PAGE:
Kunick's figures yesterday made clear the full significance of its restructuring announced last October when it hived off its nursing home operation into a 50/50 joint venture between itself and County NatWest Ventures Investments.
Conveniently, the lion's share of Kunick's borrowings went with the nursing homes into the new outfit, called Goldsborough. In one fell swoop the balance sheet of Kunick, whose wholly owned business is now hiring out fruit machines to pubs and practically nothing else, was spectacularly transformed.
Kunick may argue about semantics but what it has done is shift debt off the balance sheet. Before the formation of Goldsborough, Kunick was squirming under borrowings of pounds 47m but after the deal Kunick had just pounds 10.3m of debt. The ratio of net borrowings to net assets has dropped from 86 per cent to 19 per cent.
The Goldsborough transaction showed just how desperate Kunick had become. First, it was prepared to part with pounds 2.9m in fees to lawyers and others connected with the refinancing.
Second, and more telling, it was compelled to hive off the stronger part of its operation to stay in business.
In the year to 30 September nursing homes increased operating profits by pounds 100,000 to pounds 3.2m while operating profits from fruit machines collapsed to pounds 3.3m from pounds 11.5m. Fruit machine profit margins were shot to pieces and Russell Smith, chief executive, said revenue increases were difficult to impose on publicans.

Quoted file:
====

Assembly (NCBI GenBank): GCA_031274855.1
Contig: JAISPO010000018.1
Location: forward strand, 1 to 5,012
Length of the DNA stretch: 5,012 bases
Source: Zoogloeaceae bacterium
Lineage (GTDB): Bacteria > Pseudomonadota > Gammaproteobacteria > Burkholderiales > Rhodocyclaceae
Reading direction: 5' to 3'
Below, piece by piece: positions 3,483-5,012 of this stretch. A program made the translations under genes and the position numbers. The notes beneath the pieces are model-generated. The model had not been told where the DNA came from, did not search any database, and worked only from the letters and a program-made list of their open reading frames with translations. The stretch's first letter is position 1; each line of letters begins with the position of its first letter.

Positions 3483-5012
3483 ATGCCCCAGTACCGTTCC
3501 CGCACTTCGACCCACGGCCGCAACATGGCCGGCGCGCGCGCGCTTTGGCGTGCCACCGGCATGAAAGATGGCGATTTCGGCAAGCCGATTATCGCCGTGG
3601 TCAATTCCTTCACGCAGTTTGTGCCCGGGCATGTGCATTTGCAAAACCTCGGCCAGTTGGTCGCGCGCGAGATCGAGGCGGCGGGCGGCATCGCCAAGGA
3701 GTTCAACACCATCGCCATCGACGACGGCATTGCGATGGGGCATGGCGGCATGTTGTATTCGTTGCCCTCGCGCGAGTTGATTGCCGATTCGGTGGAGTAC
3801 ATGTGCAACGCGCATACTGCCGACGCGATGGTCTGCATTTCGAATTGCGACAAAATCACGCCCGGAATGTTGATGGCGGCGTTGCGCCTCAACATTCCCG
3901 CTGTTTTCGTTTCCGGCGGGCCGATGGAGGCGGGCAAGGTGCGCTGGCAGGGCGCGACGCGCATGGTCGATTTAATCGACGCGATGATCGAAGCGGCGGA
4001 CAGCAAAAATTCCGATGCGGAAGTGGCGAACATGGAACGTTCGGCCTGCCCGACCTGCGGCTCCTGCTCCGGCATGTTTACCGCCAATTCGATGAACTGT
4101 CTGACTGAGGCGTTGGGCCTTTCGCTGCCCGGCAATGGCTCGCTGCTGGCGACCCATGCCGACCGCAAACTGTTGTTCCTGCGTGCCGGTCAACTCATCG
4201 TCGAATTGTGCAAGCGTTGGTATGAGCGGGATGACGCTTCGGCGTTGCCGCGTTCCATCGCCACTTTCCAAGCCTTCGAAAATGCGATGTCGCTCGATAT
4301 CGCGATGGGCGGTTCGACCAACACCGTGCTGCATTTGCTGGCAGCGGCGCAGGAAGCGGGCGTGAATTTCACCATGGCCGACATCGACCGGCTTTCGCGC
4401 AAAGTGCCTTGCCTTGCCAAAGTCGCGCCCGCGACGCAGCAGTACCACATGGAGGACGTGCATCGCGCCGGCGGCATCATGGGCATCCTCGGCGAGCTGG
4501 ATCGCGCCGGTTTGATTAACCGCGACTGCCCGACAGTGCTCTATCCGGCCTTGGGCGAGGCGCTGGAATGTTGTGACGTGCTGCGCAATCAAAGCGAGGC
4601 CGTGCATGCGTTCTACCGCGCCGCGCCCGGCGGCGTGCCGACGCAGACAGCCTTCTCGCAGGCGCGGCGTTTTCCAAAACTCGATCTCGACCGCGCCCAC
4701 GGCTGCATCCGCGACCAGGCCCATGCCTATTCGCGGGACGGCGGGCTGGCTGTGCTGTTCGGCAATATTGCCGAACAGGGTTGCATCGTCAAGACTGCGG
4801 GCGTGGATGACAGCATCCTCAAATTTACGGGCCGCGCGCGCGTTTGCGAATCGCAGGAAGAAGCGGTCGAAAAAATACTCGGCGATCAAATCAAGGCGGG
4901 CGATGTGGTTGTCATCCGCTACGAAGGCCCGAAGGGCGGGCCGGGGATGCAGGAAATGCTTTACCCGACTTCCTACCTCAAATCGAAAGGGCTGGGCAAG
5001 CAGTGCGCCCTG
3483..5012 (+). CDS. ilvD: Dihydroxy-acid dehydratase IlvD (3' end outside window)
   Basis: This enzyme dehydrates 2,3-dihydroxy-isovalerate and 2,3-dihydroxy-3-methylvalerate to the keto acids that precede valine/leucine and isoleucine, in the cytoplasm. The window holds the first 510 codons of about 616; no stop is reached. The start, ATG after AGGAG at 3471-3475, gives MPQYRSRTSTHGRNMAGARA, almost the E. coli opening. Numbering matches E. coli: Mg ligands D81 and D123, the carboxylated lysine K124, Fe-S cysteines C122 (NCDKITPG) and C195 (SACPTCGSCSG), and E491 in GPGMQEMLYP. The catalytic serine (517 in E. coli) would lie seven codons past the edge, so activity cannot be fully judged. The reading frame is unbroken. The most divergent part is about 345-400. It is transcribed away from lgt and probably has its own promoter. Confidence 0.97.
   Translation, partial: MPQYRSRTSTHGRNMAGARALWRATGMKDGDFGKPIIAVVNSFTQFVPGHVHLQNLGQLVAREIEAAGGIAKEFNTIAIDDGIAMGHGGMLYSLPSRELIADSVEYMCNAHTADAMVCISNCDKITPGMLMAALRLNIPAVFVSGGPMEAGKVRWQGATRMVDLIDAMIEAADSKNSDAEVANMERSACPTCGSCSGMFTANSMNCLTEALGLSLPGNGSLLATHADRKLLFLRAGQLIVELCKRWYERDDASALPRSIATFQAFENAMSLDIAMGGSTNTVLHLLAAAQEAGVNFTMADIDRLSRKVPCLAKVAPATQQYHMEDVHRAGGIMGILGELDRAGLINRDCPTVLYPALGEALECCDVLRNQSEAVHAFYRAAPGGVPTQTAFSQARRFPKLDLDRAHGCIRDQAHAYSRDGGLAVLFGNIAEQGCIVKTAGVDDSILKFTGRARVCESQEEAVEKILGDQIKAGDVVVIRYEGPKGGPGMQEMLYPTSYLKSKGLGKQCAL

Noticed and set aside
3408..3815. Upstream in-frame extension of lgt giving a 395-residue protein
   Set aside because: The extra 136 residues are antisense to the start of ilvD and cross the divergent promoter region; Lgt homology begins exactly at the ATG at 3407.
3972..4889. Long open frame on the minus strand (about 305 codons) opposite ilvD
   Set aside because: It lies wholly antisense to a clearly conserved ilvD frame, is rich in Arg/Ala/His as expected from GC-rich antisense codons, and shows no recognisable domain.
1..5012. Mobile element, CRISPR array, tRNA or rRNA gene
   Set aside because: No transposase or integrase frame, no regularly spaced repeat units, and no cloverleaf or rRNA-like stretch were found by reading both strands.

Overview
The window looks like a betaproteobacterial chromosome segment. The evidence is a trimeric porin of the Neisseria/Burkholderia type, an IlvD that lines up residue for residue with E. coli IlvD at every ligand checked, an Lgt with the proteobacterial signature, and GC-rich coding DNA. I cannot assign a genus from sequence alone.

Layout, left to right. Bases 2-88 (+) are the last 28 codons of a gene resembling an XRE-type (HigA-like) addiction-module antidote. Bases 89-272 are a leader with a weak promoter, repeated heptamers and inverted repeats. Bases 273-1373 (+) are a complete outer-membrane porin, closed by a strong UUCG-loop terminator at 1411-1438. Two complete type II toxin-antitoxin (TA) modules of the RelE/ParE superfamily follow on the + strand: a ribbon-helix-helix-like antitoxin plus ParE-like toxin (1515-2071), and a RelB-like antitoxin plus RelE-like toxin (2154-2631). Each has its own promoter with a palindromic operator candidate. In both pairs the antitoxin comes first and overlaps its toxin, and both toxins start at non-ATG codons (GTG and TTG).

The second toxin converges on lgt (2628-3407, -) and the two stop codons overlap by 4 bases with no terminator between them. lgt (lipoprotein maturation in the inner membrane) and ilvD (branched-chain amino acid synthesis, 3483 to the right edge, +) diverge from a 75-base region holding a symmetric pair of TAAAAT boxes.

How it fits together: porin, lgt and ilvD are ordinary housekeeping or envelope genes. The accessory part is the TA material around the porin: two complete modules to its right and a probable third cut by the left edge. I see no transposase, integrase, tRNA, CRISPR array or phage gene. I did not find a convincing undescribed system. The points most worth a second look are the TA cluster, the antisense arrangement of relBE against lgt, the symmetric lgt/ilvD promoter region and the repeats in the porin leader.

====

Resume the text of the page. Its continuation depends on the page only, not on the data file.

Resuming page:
Including pounds 12.8m exceptional items relating to the reorganisation (in which 200 lost their jobs), Kunick's overall pre-tax loss for the year to 30 September was pounds 12.5m. The comparable profit for last year was restated to pounds 8.5m from pounds 12.4m - which also cut the scale of the earnings reverse, of course.
Christopher Burnett, chairman, was upbeat in his current trading statement and in brisk business, Kunick shares gained 0.75p to close at 6.5p yesterday. But if you are thinking of Kunick as a recovery play, think again. Avoid the shares.
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